As the U.S. population becomes increasingly multicultural, the electoral power of communities of color grows too. These communities are powerful sources of change, but mobilizing them can be difficult.
On February 28, 2018, we brought two leaders in advocacy together for a live webinar to share their insights on mobilizing these communities. We were lucky enough to sit down with NAACP’s Aba Blankson and Univision’s Ron Estrada, who have each spent years working with communities to effect change. Here are some key takeaways from the webinar.
When determining language for discussing communities of color, context is key.
Aba Blankson explained that NAACP uses “black” and “African-American” in different situations. They also discuss “communities of color” when addressing audiences that include members of other cultures. One word they shy away from, however, is “minority.” African-Americans are increasingly a majority in their communities, and the NAACP focuses on language of empowerment.
Estrada agreed, citing tone and positioning as important factors in choosing between “Hispanic” and “Latino” (though he did note that they’re generally interchangeable). Again, however, there are things that Univision avoids. They don’t refer to people by their country of origin, for example, and prefer “undocumented” to “illegal” when discussing immigration.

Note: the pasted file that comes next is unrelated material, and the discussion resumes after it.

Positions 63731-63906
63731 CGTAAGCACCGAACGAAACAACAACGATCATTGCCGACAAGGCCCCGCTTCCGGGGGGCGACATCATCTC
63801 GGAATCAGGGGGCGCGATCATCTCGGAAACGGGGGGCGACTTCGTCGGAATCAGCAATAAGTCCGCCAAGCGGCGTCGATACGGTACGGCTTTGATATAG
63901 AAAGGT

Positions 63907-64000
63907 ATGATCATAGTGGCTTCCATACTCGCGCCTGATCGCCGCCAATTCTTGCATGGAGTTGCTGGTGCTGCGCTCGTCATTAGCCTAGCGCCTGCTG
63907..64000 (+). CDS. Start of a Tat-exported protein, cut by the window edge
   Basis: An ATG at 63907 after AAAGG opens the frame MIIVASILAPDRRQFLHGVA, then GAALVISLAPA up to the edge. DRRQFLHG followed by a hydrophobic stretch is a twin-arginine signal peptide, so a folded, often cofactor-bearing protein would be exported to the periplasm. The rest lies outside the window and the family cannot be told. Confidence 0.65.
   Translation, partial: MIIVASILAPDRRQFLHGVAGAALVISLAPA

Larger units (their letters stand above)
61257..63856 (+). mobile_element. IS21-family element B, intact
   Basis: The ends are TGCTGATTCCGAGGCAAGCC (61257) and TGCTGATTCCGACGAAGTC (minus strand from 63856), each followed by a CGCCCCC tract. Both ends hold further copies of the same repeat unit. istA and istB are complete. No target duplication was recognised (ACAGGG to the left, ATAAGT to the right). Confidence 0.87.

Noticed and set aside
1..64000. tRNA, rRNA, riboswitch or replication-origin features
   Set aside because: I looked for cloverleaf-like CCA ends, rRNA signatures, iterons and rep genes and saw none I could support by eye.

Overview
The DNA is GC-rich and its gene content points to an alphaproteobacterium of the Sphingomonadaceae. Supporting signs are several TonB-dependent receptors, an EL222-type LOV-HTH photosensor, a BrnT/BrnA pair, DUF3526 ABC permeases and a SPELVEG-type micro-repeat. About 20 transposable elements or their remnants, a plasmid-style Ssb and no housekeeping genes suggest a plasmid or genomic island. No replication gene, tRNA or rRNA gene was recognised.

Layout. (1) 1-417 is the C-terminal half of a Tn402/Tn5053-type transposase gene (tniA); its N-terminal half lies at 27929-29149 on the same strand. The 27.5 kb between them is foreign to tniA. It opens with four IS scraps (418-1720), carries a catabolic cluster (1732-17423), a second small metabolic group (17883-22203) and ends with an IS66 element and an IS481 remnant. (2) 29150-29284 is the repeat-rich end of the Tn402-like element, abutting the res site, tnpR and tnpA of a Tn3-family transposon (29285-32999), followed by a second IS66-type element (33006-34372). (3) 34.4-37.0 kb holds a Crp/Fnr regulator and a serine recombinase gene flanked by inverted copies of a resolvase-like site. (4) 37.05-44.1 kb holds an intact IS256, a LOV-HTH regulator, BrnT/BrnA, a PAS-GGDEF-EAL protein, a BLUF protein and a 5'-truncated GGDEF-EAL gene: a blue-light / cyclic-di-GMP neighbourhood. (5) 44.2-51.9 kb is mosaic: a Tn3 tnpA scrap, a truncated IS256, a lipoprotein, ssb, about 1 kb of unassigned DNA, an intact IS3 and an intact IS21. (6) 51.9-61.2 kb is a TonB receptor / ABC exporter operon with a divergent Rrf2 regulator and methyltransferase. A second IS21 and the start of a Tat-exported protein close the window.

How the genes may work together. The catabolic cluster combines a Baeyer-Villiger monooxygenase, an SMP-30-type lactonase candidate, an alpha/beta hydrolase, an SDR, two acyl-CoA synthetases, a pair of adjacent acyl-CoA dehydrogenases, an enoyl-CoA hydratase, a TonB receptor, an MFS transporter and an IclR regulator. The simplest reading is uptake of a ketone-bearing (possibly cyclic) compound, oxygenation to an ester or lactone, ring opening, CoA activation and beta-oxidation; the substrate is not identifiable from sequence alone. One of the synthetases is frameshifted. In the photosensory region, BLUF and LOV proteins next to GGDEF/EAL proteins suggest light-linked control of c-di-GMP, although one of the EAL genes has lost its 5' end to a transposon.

Segment your audience and adjust your communication channels accordingly.
The 109-year-old NAACP must cater to different communication preferences spanning several generations. Many long-time members prefer community meetings and local engagement, while younger generations respond better to digital campaigns. Both types of outreach are important, says Blankson.
Estrada recounted Univision’s 2016 get-out-the-vote effort, which included both national campaigns and local campaigns that were tailored for the geographic location. In Texas, they engaged authentic local voices and organizations and saw great success.
Tap into emotion with simple, clear language
Estrada says to focus on how your organization makes people feel. People forget your words, but tapping into emotion is the key to effective communication and mobilization. Oftentimes, the more straightforward language is the best for eliciting emotion. “We all want to sound smart,” Blankson said. But her message was straightforward: simple, clear communication with communities is crucial. Visit Phone2Action’s Civic Action Center to help drive advocates to the voting booths and launch your own branded campaign.
Want more than just the highlights? Hear Estrada tell the story of Univision’s 2016 GOTV campaign that mobilized over 100,000 voters, and Blankson explain what the common NAACP refrain “protest, polls, and policy” means.
Watch the full webinar here.
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